“From day one, the Alexander contract has been highly questionable. The no-bid contract received no public review, no opportunity for legislative oversight and no adequate vetting of this contractor. Worse, it used federal funds intended to help struggling families and hungry children,” Eves and Alfond wrote in part.
LePage spokeswoman Adrienne Bennett said in a written statement Wednesday afternoon Eves and Alfond were trying to politicize the issue just days in advance of the Democratic State Convention.
“President Alfond and Speaker Eves are a week late to the party. … The governor will not allow politics to interfere with getting to the bottom of these allegations,” Bennett wrote. “As the governor has stated previously, he immediately suspended payment one week ago. Proper follow-up is being conducted, looking into the validity of these accusations, and appropriate action will be taken, including and up to termination of the contract, if warranted.”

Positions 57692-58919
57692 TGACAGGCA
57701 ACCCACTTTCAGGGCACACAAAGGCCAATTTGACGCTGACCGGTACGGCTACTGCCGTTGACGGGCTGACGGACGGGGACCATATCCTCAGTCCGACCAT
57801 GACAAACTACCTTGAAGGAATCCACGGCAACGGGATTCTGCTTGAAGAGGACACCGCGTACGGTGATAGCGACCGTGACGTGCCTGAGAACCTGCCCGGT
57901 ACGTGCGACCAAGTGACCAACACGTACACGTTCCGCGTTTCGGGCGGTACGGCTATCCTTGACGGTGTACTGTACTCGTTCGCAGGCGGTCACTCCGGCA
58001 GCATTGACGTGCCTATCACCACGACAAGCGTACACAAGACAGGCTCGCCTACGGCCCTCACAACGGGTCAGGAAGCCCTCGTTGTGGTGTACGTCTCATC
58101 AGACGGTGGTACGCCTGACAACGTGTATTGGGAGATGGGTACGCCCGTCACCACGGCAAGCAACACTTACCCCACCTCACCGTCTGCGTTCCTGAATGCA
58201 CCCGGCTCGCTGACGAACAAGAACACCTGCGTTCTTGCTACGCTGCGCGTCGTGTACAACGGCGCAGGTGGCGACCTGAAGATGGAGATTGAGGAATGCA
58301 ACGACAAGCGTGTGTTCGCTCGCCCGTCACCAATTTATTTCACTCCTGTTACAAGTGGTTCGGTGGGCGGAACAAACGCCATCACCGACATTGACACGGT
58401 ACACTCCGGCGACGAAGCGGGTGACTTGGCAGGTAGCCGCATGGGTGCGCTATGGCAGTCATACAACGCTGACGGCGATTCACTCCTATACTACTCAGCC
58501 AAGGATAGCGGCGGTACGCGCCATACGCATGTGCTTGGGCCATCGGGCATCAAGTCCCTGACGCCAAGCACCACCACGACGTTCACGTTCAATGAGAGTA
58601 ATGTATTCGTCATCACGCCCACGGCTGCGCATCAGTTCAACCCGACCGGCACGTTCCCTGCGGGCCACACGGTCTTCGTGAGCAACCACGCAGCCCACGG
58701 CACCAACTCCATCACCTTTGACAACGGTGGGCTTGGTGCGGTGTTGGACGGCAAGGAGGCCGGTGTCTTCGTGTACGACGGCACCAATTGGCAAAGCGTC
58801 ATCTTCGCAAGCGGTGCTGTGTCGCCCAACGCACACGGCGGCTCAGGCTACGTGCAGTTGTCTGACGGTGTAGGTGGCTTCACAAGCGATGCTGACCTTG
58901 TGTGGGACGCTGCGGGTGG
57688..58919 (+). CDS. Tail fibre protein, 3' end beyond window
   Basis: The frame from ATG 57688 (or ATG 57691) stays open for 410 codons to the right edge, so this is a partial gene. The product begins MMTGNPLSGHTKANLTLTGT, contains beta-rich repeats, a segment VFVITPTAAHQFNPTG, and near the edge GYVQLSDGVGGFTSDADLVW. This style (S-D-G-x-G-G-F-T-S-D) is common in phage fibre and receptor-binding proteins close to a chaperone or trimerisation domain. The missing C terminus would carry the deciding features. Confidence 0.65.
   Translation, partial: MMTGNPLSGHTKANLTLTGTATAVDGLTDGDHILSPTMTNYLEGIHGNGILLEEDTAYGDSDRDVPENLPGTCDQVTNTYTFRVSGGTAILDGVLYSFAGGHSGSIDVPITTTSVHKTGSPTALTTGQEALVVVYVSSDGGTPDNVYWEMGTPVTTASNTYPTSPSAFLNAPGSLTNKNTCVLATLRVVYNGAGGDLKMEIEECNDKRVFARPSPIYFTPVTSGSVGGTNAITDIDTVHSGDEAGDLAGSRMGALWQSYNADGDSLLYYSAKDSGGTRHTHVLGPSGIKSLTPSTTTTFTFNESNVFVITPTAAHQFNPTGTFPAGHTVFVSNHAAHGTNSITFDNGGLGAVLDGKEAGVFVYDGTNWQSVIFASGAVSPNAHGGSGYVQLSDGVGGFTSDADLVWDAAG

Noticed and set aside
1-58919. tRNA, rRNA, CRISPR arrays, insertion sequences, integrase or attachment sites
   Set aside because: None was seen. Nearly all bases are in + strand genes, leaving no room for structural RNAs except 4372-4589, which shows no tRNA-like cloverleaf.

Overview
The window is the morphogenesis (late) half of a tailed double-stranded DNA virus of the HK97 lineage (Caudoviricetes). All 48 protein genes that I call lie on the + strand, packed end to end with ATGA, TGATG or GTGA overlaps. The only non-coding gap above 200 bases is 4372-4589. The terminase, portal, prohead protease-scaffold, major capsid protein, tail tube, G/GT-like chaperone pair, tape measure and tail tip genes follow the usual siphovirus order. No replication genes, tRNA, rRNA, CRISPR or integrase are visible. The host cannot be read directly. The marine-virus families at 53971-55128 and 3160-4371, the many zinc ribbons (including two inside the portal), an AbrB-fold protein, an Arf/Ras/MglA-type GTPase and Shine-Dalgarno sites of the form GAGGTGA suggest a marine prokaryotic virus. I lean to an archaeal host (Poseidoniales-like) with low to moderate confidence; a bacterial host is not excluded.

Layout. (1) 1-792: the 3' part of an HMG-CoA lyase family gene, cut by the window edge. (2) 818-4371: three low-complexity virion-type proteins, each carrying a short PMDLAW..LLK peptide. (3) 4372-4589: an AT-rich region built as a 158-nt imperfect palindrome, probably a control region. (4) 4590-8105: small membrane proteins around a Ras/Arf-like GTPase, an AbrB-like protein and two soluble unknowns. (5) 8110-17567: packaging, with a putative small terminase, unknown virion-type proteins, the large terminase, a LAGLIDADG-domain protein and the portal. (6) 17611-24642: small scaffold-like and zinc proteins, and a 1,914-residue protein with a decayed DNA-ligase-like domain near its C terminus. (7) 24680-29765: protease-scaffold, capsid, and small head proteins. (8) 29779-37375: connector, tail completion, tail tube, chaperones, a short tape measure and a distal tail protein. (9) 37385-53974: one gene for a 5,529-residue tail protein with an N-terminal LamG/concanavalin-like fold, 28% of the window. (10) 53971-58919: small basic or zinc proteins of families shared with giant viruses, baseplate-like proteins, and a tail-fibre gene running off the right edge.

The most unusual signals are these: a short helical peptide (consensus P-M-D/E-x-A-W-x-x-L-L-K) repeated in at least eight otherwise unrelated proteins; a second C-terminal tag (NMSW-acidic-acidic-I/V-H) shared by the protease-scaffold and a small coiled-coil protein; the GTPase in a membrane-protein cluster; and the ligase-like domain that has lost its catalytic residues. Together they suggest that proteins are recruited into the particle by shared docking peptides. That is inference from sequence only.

Senate Minority Leader Mike Thibodeau, R-Winterport, also issued a statement Wednesday saying he had reached out to LePage’s office and had been “reassured they are taking these allegations very seriously, are taking appropriate steps to look into their validity and considering the appropriate course of action going forward.”
House Minority Leader Ken Fredette, R-Newport, on Wednesday urged Democrats to show “some patience in terms of letting the chief executive deal with evaluating the report in light of the contract and make a determination as to what his course of action is going to be.”
BDN State House Bureau Chief Christopher Cousins contributed to this report.